Mantras to use when building unmanned planes

Lightness and Efficiency are paramount – These are the keys to high performance in all aspects of aeronautics. All high performance aircraft is dependent on this simple concept and should be the defining principle in your design.

K.I.S.S. (Keep It Simple Stupid) – Simple engineering is generally better. In the case of aeronautics; simplicity could also equate to lighter overall weight which equates to a faster plane or more endurance. And with minimal systems in place there is less to go wrong which means you will have more fun time in the air and spend less time making repairs, theoretically.

“Modularity” – Is a concept that we will strive for to future proof our systems and to reduce one-off engineering and for ease for finding replacement parts.

“Two is one, and one is none” (optional) – A wise saying that states that your UAV is only as strong as its weakest link. The weakest link might be unknown until it goes out, so it’s good to have backups. This might sound contrary to KISS because it adds complexity, but think of this as KISS with a backup, and in some scenarios this is the only way to go and in other cases absolutely not the way to go. If you want a fast FPV park flyer then disregard this saying because there is no need for backups and will only slow you down.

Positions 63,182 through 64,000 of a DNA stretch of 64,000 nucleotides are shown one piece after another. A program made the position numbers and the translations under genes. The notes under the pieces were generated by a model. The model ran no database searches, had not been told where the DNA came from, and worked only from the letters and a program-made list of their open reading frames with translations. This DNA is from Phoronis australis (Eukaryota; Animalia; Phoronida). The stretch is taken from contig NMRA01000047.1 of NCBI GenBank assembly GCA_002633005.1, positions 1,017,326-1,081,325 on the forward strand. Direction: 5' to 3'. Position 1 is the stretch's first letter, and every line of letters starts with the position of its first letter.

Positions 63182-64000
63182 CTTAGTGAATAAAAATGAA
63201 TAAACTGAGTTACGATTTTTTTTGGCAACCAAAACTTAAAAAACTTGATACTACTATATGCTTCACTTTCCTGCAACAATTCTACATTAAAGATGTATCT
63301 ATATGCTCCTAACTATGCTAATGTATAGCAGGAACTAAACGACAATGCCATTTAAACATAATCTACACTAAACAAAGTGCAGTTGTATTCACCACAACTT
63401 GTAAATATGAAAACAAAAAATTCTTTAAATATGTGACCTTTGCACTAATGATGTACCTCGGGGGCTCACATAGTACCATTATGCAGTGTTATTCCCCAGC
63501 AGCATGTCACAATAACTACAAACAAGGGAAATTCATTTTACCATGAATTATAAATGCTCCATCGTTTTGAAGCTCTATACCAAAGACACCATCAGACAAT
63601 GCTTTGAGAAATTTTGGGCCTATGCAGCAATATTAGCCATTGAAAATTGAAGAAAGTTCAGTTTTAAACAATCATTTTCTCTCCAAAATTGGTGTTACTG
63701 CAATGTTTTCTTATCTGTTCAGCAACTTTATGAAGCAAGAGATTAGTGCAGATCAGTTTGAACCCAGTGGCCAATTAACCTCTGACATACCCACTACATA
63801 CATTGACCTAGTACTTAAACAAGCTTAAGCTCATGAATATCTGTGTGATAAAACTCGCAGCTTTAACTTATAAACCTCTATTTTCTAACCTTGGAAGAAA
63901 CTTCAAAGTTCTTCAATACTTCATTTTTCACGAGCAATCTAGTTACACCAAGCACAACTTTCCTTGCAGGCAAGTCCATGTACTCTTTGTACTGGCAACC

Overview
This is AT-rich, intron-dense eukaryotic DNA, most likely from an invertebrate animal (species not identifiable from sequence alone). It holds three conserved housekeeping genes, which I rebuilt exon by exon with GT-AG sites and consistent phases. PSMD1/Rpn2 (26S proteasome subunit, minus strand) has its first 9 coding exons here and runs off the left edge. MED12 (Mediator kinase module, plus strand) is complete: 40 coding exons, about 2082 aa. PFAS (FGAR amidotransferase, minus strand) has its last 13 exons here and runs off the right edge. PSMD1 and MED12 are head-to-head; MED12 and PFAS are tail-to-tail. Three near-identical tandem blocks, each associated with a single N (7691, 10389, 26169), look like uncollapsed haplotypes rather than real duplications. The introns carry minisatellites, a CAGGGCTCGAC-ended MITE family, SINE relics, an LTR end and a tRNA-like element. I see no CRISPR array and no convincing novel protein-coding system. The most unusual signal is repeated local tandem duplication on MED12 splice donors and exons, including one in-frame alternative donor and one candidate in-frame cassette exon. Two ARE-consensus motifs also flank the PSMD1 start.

A difference between hobbyist and professional large unmanned aircraft is the addition of backup systems. If you want to build a real deal UAV it should have redundancies; everything should have a backup. One simple way to avoid single point failures is to place double of all the normal RC components and have them in parallel independent of each other; essentially two planes worth of electronics and motors, switched by the pilot on the ground and/or automatically transitioned onboard.  This would add twice the weight and should only be done on a large wing that can support that type of payload, additionally it’s twice the cost and should only be employed when the UAV is required to perform a critical mission.

TL;DR: At the very least, make it lightweight, efficient and simple. Everything added after that is just for the sake of specific requirements and will have to be considered carefully.

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